Patient's terrible death reveals sickness of medical system
The chances are that Zhu Huiming thought his luck could not get much worse when a dump truck ran into his electric bicycle on a Shanghai street just over a week ago.
Little could the 49-year-old have imagined the fatal misfortune that would befall him in the hospital, even after surgeons had stemmed the blood loss from his severely injured legs and stabilised his condition.
When a fire broke out in the room next to the operating theatre, all six medical staff left, abandoning their anaesthetised patient on the table. Apparently Zhu was hooked up to a ventilator that meant he could not be easily moved. He died there, alone and unconscious in a smoke-filled room where his life was supposed to be saved.
Shanghai No 3 People's Hospital was quick to play down initial media reports of the surgical team turning tail to save their own skins at the first sign of trouble. They had attempted to fight the fire and phoned for help, a spokeswoman said.
Yet even if the surgeons did not just flee, it is hard to overlook the simple fact: they left a patient in their care to take his chances against a fire when he was in no fit state to save himself. The poor soul was left to die in his drug-induced slumber.
This sad incident says much about the state of medical care on the mainland, attitudes towards fire safety and preparedness for emergencies, and the bureaucratic response to preventable tragedies. Shanghai may legitimately claim to be the mainland's most glamorous city, but the truth is that glitz does not stretch very far.
The hospital is affiliated to the prestigious Shanghai Jiao Tong University School of Medicine, but could hardly be described in the same terms. It sits in Baoshan district, right out on the grimy, industrial, far northeastern limits of Shanghai's vast urban sprawl.
The little cluster of faded pink concrete buildings looks tired even without noticing the fire damage scarring the upper floor of the surgical annex. Inside, dour-looking patients shuffle along dank, dimly lit corridors in moth-eaten, hospital-issue pyjamas.
Tellingly, the hospital's initial public statement in response to the fire said next to nothing about the circumstances of Zhu's death, but did mention that 'reparations' would be made to the family. The junior spokeswoman talked with some compassion about offering support to the victim's 'understandably shocked' relatives, but her boss cut a considerably less humane image when speaking to local television. He bluntly stated the hospital had begun negotiations over financial compensation.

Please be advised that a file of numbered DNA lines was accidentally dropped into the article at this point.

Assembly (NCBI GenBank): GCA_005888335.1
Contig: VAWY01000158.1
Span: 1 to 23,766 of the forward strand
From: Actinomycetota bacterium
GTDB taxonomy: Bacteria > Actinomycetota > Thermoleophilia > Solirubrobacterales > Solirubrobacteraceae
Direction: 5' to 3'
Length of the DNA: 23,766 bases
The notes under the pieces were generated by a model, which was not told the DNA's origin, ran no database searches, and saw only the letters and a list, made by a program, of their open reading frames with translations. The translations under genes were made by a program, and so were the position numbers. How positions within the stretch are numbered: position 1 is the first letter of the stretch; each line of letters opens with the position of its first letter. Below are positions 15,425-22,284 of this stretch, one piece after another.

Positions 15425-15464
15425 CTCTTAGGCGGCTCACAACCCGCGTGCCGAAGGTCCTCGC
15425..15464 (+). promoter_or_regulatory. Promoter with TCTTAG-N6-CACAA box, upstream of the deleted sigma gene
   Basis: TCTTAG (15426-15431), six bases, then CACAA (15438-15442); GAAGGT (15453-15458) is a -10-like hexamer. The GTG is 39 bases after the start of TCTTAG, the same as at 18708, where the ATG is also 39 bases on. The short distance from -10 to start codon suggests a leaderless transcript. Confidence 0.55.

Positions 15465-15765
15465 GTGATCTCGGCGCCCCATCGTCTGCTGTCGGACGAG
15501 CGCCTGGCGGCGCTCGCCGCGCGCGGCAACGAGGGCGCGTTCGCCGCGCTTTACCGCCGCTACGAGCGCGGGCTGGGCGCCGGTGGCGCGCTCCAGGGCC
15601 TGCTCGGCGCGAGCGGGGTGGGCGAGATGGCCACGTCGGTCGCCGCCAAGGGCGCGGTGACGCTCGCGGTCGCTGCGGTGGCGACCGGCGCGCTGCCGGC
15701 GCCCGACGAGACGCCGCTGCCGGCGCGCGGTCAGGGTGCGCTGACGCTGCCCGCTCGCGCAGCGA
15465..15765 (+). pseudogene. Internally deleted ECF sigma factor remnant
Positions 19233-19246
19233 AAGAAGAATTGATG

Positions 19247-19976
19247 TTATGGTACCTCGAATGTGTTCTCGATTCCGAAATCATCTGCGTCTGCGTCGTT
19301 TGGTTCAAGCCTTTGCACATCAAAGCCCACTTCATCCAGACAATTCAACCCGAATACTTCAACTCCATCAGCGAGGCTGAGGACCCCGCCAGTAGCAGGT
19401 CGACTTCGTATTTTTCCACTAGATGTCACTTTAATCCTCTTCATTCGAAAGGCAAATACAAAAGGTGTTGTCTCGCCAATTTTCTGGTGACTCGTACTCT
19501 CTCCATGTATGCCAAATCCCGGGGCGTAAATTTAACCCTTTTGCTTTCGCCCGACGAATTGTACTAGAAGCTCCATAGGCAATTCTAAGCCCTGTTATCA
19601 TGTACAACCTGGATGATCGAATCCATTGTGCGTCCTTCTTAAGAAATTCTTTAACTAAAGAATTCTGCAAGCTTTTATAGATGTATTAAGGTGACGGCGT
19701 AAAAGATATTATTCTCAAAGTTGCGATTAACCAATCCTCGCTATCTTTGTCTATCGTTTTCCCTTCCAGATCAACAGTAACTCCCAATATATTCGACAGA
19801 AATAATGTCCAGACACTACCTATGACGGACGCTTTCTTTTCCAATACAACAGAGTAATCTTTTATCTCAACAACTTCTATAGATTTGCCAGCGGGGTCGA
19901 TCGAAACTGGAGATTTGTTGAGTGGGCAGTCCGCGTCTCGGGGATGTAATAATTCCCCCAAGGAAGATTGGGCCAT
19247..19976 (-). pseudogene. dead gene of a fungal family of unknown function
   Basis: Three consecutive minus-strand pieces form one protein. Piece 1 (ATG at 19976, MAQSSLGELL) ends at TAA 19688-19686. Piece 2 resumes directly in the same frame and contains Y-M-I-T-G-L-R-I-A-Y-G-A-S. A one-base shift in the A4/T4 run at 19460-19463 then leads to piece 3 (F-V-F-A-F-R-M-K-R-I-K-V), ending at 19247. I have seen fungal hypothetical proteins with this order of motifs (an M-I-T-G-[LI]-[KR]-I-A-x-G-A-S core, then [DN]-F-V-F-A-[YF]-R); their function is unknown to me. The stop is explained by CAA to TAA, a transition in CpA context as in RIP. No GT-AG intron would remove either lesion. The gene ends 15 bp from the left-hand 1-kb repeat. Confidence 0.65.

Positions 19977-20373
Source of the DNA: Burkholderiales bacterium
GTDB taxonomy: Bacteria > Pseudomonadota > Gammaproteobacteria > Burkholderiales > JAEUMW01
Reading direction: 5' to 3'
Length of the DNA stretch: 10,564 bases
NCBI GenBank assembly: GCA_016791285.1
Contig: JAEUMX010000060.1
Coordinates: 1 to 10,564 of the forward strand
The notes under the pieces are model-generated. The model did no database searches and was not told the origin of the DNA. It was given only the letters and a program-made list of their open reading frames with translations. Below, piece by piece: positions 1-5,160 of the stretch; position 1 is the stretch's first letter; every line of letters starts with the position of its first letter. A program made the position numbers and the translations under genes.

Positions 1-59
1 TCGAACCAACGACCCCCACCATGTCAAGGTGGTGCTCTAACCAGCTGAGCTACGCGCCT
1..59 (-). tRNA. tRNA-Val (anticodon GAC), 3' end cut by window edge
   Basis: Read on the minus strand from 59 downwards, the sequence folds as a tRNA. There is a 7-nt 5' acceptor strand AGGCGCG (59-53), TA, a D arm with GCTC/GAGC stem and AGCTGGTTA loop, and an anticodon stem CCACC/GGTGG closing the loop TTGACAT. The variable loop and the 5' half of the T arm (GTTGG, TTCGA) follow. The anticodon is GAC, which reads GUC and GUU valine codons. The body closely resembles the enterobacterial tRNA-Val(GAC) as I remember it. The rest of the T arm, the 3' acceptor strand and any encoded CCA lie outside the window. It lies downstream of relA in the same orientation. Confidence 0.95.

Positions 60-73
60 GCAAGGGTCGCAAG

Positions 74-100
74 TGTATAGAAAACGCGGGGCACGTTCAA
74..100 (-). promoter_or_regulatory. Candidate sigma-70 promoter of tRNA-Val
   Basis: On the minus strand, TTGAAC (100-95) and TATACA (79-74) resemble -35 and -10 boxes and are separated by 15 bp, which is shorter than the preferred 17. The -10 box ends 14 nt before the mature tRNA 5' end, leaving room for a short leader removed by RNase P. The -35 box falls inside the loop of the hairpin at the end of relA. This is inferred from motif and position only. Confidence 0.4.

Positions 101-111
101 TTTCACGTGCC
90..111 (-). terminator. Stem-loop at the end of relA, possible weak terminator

The assumption that a wad of cash can make up for pointless loss of life seems endemic among mainland officialdom. Relatives of people who died in July's high-speed rail crash in Wenzhou complained of a similar mindset from officials whom they felt seemed more interested in taking about a monetary settlement than finding out the cause of the accident.
Zhu's family seems to have reacted to the news of his bizarre death with relative calm. Certainly more calmly than the relatives of another person who died on an operating table last month, this time in Nanchang , Jiangxi province. Around 12 hours before Zhu's untimely demise, close to a hundred people marched on the First Hospital of Nanchang, convinced their own relative's death was down to medical incompetence. Many were armed with steel bars and spears.
This angry response had clearly been anticipated by someone with power and influence: an even larger posse was waiting for the crowd, also armed with blunt weapons and more willing to use them. Videos posted online show the relatives being chased around the hospital's central plaza by hired thugs - a number wearing what looked to be police-issue helmets and flak jackets - or getting surrounded and beaten and kicked to the ground.
The public response to the Shanghai incident has been twofold: a mixture of fury at perceived incompetence, and the passive resignation that, in this country, these things just happen. The first group wail in anguish about low standards of professionalism and the apparent failure to value human life by the very people charged with saving it.
What is perhaps more disturbing is the opposite reaction: a shrug of jaded shoulders. The failure to be shocked by the almost inconceivable speaks volumes.